Register Guidelines E-Books Search Today's Posts Mark Forums Read

Go Back   MobileRead Forums > E-Book General > Reading Recommendations > Book Clubs

Notices

Reply
 
Thread Tools Search this Thread
Old 06-12-2018, 11:58 AM   #1
issybird
o saeclum infacetum
issybird ought to be getting tired of karma fortunes by now.issybird ought to be getting tired of karma fortunes by now.issybird ought to be getting tired of karma fortunes by now.issybird ought to be getting tired of karma fortunes by now.issybird ought to be getting tired of karma fortunes by now.issybird ought to be getting tired of karma fortunes by now.issybird ought to be getting tired of karma fortunes by now.issybird ought to be getting tired of karma fortunes by now.issybird ought to be getting tired of karma fortunes by now.issybird ought to be getting tired of karma fortunes by now.issybird ought to be getting tired of karma fortunes by now.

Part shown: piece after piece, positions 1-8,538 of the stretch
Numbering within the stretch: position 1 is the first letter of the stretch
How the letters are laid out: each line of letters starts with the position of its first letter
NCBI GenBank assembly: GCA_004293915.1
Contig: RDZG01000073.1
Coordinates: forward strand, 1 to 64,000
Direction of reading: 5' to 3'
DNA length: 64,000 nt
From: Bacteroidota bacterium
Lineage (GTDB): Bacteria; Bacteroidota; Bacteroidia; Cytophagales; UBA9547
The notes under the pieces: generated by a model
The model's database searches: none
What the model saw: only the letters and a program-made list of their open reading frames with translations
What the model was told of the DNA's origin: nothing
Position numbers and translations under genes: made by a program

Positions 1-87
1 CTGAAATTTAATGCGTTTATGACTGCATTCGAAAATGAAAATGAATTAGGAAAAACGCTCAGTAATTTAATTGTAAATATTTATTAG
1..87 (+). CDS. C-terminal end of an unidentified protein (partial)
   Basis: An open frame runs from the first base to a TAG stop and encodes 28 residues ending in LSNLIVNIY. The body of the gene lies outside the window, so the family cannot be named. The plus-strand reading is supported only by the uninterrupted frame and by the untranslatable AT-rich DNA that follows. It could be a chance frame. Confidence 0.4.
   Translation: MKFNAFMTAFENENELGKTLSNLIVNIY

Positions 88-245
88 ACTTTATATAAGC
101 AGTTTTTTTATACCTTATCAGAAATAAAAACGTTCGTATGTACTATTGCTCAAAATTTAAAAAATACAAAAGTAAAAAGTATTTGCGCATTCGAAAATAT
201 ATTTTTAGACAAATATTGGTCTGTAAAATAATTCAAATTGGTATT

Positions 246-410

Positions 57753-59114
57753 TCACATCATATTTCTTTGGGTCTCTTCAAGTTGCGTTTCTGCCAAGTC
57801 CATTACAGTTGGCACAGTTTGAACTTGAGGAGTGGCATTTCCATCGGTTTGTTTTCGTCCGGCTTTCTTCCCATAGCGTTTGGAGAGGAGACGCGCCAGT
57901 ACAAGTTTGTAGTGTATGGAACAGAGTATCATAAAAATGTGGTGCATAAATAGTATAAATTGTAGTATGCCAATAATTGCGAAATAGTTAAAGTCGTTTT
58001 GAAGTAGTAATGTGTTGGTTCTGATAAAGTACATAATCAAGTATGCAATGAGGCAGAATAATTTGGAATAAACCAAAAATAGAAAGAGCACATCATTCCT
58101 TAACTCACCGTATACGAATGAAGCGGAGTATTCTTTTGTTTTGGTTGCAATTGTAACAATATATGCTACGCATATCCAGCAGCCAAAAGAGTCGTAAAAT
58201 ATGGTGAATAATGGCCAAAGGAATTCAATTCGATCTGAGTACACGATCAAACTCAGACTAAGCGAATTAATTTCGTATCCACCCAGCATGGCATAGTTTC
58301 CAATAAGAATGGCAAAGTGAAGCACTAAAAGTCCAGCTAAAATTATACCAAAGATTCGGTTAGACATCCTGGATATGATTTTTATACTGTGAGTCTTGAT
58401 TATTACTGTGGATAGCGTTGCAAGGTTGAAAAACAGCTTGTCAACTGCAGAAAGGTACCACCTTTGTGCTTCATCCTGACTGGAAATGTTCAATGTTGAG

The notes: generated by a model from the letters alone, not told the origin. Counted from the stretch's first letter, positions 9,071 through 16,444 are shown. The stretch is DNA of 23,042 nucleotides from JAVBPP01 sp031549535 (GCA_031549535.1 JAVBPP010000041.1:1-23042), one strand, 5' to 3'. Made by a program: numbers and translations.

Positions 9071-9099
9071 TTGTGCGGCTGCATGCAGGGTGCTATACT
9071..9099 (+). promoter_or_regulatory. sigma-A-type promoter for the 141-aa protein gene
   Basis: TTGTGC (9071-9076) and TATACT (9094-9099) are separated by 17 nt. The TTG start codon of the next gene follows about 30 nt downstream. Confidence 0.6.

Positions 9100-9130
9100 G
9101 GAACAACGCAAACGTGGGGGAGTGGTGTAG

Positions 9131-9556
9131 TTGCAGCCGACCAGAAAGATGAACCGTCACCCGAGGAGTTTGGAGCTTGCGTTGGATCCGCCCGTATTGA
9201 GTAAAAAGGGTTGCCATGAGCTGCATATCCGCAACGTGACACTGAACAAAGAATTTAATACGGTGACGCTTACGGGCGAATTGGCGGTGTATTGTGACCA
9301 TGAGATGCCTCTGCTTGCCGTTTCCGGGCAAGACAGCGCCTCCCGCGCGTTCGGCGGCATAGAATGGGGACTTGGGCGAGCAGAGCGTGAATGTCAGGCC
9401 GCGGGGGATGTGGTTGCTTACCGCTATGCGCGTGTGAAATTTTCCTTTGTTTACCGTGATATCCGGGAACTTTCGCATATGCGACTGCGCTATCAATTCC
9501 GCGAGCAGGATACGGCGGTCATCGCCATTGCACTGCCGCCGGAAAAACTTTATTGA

issybird's Avatar
 
Posts: 11,341
Karma: 119807223
Join Date: Oct 2010
Location: New England
Device: H2O, Glo HD, Aura One
July 2018 Discussion • Dandelion Wine by Ray Bradbury

Dandelion Wine by Ray Bradbury is the July selection for the New Leaf Book Club.



Quote:
Dandelion Wine is a 1957 novel by Ray Bradbury, taking place in the summer of 1928 in the fictional town of Green Town, Illinois, based upon Bradbury's childhood home of Waukegan, Illinois. The novel developed from the short story "Dandelion Wine" which appeared in the June 1953 issue of Gourmet magazine.

The title refers to a wine made with dandelion petals and other ingredients, commonly citrus fruit. In the story, dandelion wine, as made by the protagonist's grandfather, serves as a metaphor for packing all of the joys of summer into a single bottle.

The main character of the story is Douglas Spaulding, a 12-year-old boy loosely patterned after Bradbury. Most of the book is focused upon the routines of small-town America, and the simple joys of yesterday.
Amazon UK £3.99 | Kobo US $12.99 | Kobo Aus $5.99 | Overdrive | Hoopla audio

Last edited by issybird; 07-15-2018 at 09:07 AM.
issybird is offline   Reply With Quote
Old 07-15-2018, 07:41 AM   #2
issybird
o saeclum infacetum